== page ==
Public told to be cautious when traveling to Guam

Posted on Sep 24 2019


CNMI residents have been advised to take precautions when traveling to Guam after the U.S. territory reported a total of 10 dengue fever cases as of last Sept. 21.

The Guam Department of Public Health and Social Services have reported a total of seven locally contracted cases of the dengue fever and have been increasing surveillance efforts in order to get rid of the possibility of any outbreaks happening.

In a statement, the Commonwealth Health Care Corp. said it is closely monitoring the situation in Guam and other Pacific areas that currently have dengue outbreaks, and urges the community to be exceptionally careful when visiting Guam, as well as other areas with dengue outbreaks.

In a separate interview, CHCC spokesperson Zoe Travis said CHCC’s Bureau of Environmental Health has conducted searches of mosquitoes on shipments arriving from Guam in order to remove any possibility of a dengue outbreak in the CNMI.

CHCC remind residents to use insect repellent and dress appropriately when outdoors to avoid getting bitten by mosquitoes while off-island and for at least two weeks after returning to the CNMI.

CHCC has reported a total of two imported cases of the dengue fever, but both cases have been confirmed under control. CHCC has conducted its usual protocols of assuring that the patient is not to be bitten by mosquitoes and have rid of the dengue fever.

Dengue does not always present its symptoms, so it is important to avoid getting bitten by mosquitoes when returning to the CNMI until there is no chance of transmission.

Guam DPHSS has reported that through the closing of business through last Saturday morning, a total of six additional cases of the dengue fever with five being locally acquired cases. DPHSS continues efforts by investigating the newly confirmed cases and identifying additional details to limit the spread of the virus with support continuing from other GovGuam agencies, U.S. Centers for Disease Control and Prevention, World Health Organization, Pacific Island Health Officers Association, and local Guam health care providers.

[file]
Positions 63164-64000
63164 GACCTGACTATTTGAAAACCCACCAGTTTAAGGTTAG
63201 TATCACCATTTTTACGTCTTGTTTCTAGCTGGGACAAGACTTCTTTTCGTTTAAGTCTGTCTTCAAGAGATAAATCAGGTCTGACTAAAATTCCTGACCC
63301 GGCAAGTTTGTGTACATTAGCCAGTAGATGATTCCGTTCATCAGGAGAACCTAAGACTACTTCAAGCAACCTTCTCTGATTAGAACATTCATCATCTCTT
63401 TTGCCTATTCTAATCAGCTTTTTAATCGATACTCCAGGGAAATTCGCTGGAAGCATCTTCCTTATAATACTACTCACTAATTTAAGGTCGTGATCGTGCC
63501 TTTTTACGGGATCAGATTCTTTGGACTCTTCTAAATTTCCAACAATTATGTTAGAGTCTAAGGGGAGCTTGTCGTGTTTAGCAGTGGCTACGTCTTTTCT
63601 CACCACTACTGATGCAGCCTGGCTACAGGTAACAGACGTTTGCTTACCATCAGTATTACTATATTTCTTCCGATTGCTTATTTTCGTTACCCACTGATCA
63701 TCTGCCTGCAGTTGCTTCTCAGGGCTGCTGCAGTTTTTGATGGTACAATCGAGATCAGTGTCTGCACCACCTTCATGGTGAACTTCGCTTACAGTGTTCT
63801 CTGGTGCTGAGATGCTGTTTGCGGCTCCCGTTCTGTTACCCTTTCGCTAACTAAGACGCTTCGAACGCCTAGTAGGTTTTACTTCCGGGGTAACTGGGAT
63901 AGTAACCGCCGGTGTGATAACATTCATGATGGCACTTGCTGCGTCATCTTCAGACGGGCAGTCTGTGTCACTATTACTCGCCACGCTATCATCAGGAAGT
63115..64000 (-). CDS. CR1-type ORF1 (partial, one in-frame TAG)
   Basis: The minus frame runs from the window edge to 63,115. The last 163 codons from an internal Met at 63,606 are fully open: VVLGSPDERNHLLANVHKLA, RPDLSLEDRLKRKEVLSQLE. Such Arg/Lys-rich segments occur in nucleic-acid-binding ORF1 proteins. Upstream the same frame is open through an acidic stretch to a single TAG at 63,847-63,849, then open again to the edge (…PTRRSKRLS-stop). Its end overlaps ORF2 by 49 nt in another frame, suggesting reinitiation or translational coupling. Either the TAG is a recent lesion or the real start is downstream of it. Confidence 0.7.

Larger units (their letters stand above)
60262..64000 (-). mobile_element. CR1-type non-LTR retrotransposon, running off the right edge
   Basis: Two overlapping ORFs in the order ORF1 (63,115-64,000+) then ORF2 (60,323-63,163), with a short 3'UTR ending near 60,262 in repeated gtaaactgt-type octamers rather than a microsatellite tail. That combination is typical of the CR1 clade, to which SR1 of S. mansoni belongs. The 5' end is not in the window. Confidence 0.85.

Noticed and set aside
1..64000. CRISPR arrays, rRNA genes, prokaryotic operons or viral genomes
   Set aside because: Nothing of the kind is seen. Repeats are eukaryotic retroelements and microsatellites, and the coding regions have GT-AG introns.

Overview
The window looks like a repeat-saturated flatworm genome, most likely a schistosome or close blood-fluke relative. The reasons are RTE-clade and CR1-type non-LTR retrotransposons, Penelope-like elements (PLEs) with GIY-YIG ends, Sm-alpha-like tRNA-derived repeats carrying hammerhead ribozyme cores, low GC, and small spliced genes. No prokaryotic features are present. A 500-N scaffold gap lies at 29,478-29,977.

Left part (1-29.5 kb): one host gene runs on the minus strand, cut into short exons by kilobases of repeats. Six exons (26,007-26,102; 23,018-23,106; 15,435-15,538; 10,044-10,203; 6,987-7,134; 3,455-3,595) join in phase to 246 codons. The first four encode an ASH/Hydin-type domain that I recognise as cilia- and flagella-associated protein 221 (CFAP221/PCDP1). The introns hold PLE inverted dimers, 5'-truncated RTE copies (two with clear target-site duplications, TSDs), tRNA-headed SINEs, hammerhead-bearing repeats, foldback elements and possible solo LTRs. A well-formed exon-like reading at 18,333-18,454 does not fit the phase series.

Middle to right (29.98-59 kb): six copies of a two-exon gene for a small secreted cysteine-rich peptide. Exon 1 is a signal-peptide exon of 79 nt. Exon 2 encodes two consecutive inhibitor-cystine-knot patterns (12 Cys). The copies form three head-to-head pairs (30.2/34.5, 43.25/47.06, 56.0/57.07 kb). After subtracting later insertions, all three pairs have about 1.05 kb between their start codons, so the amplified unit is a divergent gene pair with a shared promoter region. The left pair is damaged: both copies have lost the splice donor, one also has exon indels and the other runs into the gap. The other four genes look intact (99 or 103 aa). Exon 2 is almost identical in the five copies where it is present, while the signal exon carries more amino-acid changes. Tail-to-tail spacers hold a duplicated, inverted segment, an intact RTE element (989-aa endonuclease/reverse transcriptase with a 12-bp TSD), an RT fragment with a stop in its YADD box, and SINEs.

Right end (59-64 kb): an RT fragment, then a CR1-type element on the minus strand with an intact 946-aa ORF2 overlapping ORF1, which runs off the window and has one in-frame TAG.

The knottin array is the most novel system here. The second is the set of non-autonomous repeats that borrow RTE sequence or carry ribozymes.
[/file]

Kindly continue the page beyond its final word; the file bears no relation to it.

A total of three schools cancelled classes last Monday as the DPHSS investigated one of the locally-acquired cases were in one of the three schools. The ongoing dengue fever issue in Guam has been sparking fears of an outbreak and some residents of Saipan have been advised to avoid travel to Guam in order to avoid the virus to spread.

At the request of Guam Gov. Lou Leon Guerrero, DPHSS director Linda Unpingco-Denorcey attended the Association of State and Territorial Health Officials 2019 Annual Meeting and Policy Summit. She is seeking additional resources regarding the dengue cases affecting Guam.

If you develop any fever, chills, pain behind the eyes, rashes, nausea, vomiting, or joint pain, seek immediate medical care.

Marc Venus | Reporter
Marc Venus is the Saipan Tribune's public health and education reporter. He has an associate degree in Applied Sciences in Computer Applications and is working on his bachelor’s degree at the Northern Marianas College. Contact him at

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